We stand at an unprecedented moment in the history of exclusive private rights in information ("EPRIs").' Technology has made it possible, it seems, to eliminate to a large extent one aspect of what makes information a public good-its nonexcludability. A series of laws-most explicitly the Digital Millennium Copyright Act ("DMCA") and the Uniform Computers Information Transactions Act ("UCITA")-are building on new technologies for controlling individual uses of information goods to facilitate a perfect enclosure of the information environment.
The purpose of this Essay is to explain why economic justifications interposed in favor of this aspect of the enclosure movement are, by their own terms, undetermined. There is no a priori theoretical basis to claim that these laws would, on balance, increase the social welfare created by information production. The empirical work that could, in principle, predict the direction in which more perfect enclosure will move us has not yet been done. Empirical research that has been done on the effects of expanded EPRIs-in the context of patents-is quite agnostic as to the proposition that EPRIs are generally beneficial, except in very specific industries or markets. We are, in other words, embracing this new legal frame- work for information production and exchange on faith. Given the tremendous non-economic losses-in terms of concentration and commercialization of information production and homogenization of the information produced--that a perfectly enclosed information environment imposes on our democracy and our personal autonomy, such a leap of faith is socially irresponsible, and, as I have argued elsewhere at great length, probably unconstitutional.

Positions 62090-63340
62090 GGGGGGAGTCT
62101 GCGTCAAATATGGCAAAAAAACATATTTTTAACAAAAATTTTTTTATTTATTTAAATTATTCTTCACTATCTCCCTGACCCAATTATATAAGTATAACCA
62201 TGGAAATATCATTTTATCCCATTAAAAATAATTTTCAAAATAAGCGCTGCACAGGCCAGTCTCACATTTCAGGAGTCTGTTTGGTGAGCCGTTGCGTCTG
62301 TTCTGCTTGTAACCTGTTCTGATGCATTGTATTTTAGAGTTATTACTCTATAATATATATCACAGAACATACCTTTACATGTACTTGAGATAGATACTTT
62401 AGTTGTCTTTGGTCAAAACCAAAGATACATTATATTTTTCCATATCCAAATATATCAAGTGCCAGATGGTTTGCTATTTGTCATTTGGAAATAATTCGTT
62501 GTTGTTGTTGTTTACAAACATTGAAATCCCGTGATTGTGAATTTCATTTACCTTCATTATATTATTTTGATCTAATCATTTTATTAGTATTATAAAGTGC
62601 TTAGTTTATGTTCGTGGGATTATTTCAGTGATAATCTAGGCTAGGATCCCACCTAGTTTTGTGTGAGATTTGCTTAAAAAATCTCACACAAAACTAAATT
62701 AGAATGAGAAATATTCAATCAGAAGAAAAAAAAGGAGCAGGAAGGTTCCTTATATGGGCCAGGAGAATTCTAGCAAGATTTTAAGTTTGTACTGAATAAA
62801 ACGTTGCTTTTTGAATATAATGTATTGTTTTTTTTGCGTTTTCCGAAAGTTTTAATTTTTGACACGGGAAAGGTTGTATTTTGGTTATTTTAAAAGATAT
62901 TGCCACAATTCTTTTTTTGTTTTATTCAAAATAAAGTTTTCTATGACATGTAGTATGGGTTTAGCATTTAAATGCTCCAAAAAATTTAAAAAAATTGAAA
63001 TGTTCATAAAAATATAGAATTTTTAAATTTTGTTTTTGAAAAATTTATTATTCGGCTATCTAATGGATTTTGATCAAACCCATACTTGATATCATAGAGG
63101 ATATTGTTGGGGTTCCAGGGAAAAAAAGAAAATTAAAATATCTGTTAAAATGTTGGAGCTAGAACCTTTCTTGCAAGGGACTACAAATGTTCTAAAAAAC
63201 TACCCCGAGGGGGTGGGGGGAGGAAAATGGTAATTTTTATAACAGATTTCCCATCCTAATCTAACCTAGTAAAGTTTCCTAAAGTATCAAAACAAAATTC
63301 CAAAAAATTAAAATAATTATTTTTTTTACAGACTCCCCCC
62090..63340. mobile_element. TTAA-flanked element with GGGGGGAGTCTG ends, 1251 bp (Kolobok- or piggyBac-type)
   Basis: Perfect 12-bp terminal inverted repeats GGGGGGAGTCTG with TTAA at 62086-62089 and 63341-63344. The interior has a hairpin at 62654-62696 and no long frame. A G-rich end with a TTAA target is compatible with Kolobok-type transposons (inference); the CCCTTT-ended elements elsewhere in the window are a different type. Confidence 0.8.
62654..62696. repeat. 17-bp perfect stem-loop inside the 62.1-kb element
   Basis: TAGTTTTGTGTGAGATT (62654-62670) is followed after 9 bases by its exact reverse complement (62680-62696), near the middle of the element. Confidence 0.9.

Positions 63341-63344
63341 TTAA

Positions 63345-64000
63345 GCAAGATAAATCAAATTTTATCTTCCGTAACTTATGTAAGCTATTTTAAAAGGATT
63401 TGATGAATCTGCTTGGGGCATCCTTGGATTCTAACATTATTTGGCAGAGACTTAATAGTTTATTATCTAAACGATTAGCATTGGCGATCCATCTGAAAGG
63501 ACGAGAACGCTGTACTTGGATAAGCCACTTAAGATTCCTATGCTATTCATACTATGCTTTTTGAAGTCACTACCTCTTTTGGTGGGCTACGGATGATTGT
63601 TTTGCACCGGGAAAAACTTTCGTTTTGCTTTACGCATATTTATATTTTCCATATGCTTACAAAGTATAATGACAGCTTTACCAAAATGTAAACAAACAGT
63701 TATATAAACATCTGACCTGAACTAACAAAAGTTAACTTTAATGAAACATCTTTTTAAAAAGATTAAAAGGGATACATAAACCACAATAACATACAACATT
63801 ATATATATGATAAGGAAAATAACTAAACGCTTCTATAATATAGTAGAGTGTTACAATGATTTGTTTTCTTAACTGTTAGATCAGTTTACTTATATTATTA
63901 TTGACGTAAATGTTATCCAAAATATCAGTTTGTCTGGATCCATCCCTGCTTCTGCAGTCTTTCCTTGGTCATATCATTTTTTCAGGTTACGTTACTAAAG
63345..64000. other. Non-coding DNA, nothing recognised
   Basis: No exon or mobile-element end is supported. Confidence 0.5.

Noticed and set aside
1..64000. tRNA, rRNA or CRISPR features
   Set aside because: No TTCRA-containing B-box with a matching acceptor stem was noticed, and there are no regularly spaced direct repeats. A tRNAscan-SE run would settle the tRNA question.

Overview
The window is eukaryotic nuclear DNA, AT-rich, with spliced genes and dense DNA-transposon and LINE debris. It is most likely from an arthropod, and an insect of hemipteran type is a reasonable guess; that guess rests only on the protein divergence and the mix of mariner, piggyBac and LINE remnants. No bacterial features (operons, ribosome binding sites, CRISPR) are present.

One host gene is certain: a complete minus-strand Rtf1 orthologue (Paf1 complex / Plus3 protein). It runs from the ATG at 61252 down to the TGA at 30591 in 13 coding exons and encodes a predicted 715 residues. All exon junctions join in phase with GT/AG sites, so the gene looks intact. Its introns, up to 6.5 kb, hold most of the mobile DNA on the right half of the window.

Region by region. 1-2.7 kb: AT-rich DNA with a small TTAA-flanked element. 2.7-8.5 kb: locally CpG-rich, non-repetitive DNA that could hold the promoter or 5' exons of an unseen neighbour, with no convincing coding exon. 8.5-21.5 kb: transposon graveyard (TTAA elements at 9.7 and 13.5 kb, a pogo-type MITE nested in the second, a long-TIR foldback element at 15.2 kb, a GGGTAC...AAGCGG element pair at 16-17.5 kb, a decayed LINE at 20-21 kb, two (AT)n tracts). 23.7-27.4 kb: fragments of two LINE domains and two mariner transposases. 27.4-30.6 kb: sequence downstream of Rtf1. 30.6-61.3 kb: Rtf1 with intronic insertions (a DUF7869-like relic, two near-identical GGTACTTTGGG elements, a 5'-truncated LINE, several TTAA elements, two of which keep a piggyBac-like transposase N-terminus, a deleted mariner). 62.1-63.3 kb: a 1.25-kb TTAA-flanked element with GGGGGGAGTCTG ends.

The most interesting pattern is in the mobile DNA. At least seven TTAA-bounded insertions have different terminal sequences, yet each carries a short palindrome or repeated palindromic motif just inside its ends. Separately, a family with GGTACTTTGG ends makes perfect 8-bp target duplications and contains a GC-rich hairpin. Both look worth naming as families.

It used to be that the distribution technology of information goods was such that once they were uttered-say, a copy of a book was released--the owner could do little to prevent significant dissemination of the information by the holder of the medium of the utterance. One could lend the book to a friend, quote passages, or make photocopies, for example, without the owner being able, as a practical matter, to do anything about it. Information goods were, in this sense, partially nonexcludable-to some extent the owner could not exclude others from making valuable use of the work, and to that extent could not capture the social benefit created by the work. Goods that have this attribute are public goods in the limited sense that they will be underproduced if produced solely by private parties, because some of their social benefits are external to the producer.
An Unhurried View of Private Ordering in Information Transactions,
53 Vanderbilt Law Review
Available at: https://scholarship.law.vanderbilt.edu/vlr/vol53/iss6/13